Dec 13, 2007

Another Take on the Success of the Surge

It warms the cockles, it does, when I read an alternate evaluation of the situation that smacks more of truth and intelligence than sheer belief and “please let it be so” that you read in the papers or hear on television news casts. When the evaluation comes from an ex-military officer with experience in Iraq, I pay a lot of attention.

You can see for yourself whether the recent interminable stories of the “success of the surge” in Iraq hold water after reading Douglas Macgregor's piece in Mother Jones, “Will Iraq's Great Awakening Lead to a Nightmare?” Macgregor's piece has the ring of truth about it precisely because he accepts the facts that the Bush Administration is gloating about. He just interprets them in a way that makes common sense, rather than the self-congratulatory enthusiasm rapidly coagulating into smug truculence.

You can't argue with people who are doctrinal acolytes, but see if you think this makes some sense:

We don't know much about developments within Iraq. Military officers who have recently served in Iraq tell me they don't truly understand Iraq's complexity or the duplicitous nature of the Iraqis they work with. In my conversations with them, they raise troubling questions that don't lend themselves to sound-bite answers on talk radio or the evening news. Is the Great Awakening inside the Sunni Arab community the road to Iraq's stability, or is it just a pause for Sunni rearmament and reorganization?

Or this:

all we can say with certainty is that unrelenting Arab hatred of the U.S. military presence in Iraq and the nature of the Sunni-Shiite struggle will make it unlikely that the cash-for-cooperation strategy will buy Iraq genuine stability, let alone the legitimate political order that is needed.

And finally, for me, at least, a most fitting conclusion for the benefit of the less and less impressive leading Democratic candidates:

if the next administration fails to disengage its forces from Iraq and renews the determination to hold on to the country, if it does not renounce the myth that America's mission in the world is to impose American concepts of political order on foreign peoples burdened with undeveloped economies and dysfunctional societies, all bets are off.

I have left out some interesting remarks on the regional players—what he says about Turkey alone should make great sense to anyone with an open mind. Visit the article and read it. Keep it with you for lunch time reading.

Mother Jones has done some fine things on the war over the past four years. One project that is invaluable is their great reference time line on the war—which is great to consult when trying to research the facts on the ground—when did Bremer come aboard, when did he leave, or when were the two elections held, when was Sergio DiMello killed, for instance—but also other great articles drawing on a wide range of input, such as this article in October 2007 “U.S. Out How? The Moral Dilemma of Leaving Iraq” which gives the results of interviews “with more than 50 experts, from General Petraeus' advisers to antiwar activists.” It's worthwhile reading, and then you can really start to make up your own mind.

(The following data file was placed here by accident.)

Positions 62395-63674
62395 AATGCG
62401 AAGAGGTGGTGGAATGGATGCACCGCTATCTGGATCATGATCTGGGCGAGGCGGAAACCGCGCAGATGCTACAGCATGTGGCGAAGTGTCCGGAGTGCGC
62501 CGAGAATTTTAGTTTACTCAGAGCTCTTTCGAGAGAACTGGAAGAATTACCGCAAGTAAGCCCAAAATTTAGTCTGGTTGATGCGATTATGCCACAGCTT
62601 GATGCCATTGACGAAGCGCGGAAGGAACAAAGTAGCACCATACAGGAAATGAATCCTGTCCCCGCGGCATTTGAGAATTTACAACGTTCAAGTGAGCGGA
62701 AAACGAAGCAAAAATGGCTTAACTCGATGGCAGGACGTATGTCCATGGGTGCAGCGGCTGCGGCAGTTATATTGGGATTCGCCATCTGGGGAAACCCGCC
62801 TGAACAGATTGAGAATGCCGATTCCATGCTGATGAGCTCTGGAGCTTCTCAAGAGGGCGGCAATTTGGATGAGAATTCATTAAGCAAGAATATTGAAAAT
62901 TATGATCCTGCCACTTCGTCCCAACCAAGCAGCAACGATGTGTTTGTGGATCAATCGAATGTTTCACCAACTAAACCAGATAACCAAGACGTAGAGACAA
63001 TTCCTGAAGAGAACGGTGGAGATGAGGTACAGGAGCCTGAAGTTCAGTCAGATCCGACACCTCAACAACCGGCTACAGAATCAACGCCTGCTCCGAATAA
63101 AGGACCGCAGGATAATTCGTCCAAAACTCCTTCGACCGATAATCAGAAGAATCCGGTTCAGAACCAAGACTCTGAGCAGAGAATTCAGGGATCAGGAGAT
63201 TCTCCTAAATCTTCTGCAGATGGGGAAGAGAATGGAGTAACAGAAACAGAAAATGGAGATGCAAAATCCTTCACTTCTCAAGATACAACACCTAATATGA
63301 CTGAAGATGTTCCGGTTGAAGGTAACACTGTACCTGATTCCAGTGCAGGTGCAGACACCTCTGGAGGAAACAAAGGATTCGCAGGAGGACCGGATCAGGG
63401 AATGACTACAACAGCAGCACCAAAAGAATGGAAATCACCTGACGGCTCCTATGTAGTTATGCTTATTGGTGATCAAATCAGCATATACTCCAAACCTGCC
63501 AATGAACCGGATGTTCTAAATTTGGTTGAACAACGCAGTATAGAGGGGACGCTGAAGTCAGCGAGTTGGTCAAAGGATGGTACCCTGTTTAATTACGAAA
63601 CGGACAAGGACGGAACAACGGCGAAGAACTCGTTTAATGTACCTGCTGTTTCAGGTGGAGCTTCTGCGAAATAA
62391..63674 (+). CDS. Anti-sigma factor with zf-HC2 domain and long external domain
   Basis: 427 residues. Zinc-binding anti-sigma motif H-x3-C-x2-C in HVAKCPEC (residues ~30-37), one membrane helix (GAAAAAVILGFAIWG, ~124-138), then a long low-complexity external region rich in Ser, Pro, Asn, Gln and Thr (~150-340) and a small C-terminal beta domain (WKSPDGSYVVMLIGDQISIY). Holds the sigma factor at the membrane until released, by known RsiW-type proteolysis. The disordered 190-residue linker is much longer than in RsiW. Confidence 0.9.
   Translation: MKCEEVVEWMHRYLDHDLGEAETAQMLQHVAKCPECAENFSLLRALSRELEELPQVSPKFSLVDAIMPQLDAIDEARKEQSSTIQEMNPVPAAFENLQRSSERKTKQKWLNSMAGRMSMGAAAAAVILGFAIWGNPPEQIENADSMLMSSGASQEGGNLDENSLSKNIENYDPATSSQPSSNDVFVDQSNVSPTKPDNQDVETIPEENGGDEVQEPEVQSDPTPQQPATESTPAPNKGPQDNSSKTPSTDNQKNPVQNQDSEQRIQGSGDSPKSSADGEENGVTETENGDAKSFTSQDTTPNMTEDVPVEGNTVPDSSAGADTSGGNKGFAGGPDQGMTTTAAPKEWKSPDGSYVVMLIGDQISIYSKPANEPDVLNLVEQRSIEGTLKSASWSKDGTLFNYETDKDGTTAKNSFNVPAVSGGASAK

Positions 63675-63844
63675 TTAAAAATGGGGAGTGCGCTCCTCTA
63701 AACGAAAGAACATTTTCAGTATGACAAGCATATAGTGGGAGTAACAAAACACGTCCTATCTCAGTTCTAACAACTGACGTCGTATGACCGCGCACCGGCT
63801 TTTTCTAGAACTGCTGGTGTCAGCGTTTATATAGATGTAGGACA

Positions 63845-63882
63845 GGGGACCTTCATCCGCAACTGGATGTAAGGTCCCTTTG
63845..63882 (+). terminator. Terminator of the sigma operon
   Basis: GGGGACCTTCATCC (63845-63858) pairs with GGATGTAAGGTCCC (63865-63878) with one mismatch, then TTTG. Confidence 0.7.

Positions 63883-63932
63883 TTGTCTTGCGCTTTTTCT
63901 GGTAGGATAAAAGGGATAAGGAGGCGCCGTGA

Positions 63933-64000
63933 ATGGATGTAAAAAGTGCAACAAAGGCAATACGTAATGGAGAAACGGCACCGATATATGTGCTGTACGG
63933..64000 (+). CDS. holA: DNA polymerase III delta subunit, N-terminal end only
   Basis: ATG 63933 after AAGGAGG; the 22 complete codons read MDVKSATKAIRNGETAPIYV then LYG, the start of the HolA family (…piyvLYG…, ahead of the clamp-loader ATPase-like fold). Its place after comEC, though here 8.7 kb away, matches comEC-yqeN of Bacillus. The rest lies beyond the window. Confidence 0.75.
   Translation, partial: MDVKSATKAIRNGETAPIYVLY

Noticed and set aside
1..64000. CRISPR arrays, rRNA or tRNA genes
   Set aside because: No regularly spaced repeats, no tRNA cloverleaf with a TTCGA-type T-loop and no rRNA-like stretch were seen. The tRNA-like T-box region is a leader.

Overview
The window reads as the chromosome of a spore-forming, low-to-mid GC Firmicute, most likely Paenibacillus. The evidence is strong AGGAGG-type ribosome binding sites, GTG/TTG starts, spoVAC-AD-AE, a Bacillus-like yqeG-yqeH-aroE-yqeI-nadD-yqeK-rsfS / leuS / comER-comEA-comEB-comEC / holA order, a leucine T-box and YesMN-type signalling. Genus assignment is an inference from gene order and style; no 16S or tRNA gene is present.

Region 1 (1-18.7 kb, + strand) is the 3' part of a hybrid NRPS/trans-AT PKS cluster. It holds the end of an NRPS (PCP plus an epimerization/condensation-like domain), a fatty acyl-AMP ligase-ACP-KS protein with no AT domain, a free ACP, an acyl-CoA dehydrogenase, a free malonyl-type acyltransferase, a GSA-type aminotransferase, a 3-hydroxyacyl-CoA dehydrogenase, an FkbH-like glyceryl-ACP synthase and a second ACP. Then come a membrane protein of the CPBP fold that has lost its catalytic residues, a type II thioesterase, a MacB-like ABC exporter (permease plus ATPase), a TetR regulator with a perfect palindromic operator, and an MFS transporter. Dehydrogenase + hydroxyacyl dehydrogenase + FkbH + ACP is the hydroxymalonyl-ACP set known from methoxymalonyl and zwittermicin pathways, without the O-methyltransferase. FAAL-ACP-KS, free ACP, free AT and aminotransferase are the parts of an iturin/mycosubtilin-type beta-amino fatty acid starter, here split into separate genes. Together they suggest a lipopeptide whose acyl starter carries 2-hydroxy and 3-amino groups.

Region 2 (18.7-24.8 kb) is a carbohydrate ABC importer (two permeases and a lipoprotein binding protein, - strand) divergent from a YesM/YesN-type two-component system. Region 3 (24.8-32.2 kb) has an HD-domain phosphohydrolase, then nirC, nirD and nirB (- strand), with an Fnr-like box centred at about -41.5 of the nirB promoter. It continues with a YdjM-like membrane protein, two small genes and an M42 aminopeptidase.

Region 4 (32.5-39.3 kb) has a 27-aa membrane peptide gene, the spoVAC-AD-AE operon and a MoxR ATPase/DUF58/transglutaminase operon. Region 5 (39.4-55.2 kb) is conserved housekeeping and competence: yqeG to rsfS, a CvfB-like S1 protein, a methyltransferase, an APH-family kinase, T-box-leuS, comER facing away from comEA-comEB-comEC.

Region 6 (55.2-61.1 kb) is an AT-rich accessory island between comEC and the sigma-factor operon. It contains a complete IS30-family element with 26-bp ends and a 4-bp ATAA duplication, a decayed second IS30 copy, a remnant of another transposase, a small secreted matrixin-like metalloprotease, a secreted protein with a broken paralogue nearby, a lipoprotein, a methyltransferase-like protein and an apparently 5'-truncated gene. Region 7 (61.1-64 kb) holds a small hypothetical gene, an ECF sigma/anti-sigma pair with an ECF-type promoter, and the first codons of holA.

My mind was made up long before the war started. I didn't think we should invade, and yet I could see the great folly--as Barbara Tuchman would call it in The Guns of August--as the troops were massing on the borders, the ships steaming to the Persian Gulf, the Turks pissing off Donald Rumsfeld as they refused to let us use their airbases to stage the invasion from the north, and then you just knew that the movement would never stop. The dogs of war were straining at the leash, and you don't say "down boy" and tell Saddam Hussein he had one last chance. There's moments like that in everyone's life, so why shouldn't there be in a nation's? It's that moment in love when you just know that it's going to happen, and you nuzzle into that warm neck; and I am sure for a killer, it's that moment when he knows he is going to pull the trigger.

The great international crime, as we Americans established in the Geneva Conventions, in the United Nations, and at the Nuremberg trials, is the war of aggression. No facts or arguments will change that for me. We did wrong and we refuse to admit it, convincing ourselves that if we just fight a bit harder, a bit smarter, throw some more money at the problem, WE CAN WIN THIS WAR.

I can't wait for the Bushit to be flushed down the toilet of history on January 20, 2009. I just can't wait.

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